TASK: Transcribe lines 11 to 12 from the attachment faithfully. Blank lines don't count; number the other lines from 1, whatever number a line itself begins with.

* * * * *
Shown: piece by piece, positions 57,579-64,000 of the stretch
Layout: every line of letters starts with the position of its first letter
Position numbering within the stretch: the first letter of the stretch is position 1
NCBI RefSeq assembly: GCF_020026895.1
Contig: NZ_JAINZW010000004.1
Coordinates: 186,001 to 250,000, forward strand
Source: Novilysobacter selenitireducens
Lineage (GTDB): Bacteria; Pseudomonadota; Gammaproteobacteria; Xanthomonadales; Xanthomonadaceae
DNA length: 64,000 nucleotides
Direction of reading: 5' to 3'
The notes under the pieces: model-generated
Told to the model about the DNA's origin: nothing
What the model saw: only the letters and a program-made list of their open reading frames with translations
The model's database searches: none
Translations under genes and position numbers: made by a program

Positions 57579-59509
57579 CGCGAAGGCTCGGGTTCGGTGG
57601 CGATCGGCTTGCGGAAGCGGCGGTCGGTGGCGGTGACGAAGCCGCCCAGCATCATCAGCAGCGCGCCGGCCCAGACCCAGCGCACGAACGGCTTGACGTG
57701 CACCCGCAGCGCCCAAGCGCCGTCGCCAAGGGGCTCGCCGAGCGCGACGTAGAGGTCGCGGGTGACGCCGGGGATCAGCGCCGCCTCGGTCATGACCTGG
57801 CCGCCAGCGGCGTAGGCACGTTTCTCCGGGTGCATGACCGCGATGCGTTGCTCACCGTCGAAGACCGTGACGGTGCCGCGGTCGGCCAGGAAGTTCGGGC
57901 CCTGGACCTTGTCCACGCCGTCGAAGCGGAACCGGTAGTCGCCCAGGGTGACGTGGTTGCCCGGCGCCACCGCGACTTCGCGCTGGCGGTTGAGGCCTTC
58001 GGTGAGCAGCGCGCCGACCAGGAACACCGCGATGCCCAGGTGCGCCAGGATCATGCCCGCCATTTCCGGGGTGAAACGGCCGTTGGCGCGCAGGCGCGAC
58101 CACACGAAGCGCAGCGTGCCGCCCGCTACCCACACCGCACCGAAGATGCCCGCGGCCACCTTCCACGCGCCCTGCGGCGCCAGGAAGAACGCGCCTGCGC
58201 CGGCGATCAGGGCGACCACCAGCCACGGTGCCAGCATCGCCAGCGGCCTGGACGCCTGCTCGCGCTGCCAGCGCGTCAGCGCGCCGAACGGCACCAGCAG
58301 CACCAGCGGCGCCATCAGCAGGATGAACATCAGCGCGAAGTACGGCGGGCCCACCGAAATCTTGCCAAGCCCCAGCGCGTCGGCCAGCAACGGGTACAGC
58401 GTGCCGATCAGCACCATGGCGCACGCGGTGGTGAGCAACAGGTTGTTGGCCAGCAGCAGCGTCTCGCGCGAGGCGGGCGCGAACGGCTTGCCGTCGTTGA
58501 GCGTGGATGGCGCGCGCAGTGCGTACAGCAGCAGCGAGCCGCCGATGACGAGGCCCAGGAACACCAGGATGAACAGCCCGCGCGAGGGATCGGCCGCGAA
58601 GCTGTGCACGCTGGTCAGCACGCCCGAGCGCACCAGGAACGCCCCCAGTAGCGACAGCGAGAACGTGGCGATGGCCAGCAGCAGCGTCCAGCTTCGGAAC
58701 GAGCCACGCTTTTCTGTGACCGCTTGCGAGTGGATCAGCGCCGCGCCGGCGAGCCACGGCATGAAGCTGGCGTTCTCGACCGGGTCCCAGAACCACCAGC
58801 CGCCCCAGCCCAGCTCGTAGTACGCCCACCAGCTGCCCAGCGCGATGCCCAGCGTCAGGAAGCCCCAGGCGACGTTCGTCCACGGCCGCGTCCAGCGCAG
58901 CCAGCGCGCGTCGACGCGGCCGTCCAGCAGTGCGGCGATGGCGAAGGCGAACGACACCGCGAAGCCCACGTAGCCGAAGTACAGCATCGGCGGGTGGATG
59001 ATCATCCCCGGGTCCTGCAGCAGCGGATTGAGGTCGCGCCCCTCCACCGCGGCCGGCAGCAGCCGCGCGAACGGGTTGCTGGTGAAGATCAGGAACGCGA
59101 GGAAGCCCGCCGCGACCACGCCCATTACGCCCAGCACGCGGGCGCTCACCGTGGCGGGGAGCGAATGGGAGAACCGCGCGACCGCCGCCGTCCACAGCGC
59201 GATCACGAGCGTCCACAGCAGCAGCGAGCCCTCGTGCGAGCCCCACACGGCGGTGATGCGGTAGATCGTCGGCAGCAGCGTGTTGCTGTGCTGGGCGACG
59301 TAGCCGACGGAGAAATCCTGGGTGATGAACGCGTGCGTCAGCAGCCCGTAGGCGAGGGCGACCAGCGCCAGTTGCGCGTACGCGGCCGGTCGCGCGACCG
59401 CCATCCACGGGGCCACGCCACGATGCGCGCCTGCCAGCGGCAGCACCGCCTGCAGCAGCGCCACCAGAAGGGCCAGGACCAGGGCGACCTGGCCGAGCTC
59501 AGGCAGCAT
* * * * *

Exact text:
The notes under the pieces: model-generated
Told to the model about the DNA's origin: nothing